These modes will also change to a rally-style layout on the vertical instrumentation. The Enduro mode restricts peak power to 75PS without compromising on the throttle response, so the fun never dies down unless you are a certain Antoine Meo. If you are, the Rally mode is for you, which goes all out on the power and keeps ABS and traction control at the minimum to ensure at least a basic safety net is in place to keep things in check. It is off the road where you will truly appreciate the weight distribution of the Desert X. It simply doesn't feel like a 220+ kg motorcycle and almost feels like a beefed-up XPulse Rally with plenty of power on tap.
For those who need more go, there are also homologated, competition-spec exhaust and tyre options to choose from. As you would expect, the accessory options also include luggage, riding gear and protection parts, but interestingly there is also an eight-litre auxiliary tank that can be fit on the subframe instead of the panniers. So you may have to compromise on luggage space in lieu of riding range, but it's a good plug-and-play accessory to have for those wanting to go dune bashing. And with the Desert X, you will want to do that often - it is that inviting!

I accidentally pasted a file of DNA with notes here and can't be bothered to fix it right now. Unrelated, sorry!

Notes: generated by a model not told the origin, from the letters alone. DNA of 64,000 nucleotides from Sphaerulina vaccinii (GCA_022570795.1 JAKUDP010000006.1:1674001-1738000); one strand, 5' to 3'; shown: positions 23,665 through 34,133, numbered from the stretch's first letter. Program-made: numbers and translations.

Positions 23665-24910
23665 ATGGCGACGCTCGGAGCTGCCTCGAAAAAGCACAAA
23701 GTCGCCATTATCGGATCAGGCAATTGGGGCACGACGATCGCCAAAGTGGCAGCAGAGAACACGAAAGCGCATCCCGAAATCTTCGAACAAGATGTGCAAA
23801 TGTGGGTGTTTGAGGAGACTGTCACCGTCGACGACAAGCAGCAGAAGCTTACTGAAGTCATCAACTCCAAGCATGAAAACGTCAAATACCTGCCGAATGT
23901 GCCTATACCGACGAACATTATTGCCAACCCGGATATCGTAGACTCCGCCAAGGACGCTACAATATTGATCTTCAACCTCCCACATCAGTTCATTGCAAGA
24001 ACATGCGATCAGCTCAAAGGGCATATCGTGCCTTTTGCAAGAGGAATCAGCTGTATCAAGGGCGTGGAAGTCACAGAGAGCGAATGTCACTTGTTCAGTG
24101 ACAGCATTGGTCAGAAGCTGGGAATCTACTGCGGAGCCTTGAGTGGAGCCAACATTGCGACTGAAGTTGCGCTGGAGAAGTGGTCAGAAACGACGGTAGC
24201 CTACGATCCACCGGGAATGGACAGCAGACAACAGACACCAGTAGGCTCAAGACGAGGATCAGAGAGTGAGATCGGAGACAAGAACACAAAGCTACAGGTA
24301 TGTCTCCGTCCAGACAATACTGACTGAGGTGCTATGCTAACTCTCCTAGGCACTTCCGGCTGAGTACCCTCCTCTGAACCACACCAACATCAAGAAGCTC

The Desert X may come across a garage project and a motorcycle born from Ducati's parts bin. But spend some time with it and you realise that it is just as focussed on its intent as you expect a Ducati to be. It is so good off the road that it's hard to believe that it would be fun on tarmac too - and vice versa. But it delivers on both fronts quite unlike any other motorcycle of its genre, which will be its biggest draw. The Desert X will arrive into India later this year and is likely to be priced a shade under the Multistrada V2 S - and at that price point I'm scared it could get lost as a niche product. Apart from its practical sport-touring sibling, the bigger competition for the X will come from the very accomplished Triumph Tiger 900 Rally Pro and the repositioned BMW F 850 GSA - both of which shouldn't be hard to beat if Ducati can get prospective customers to test ride the Desert X in its element.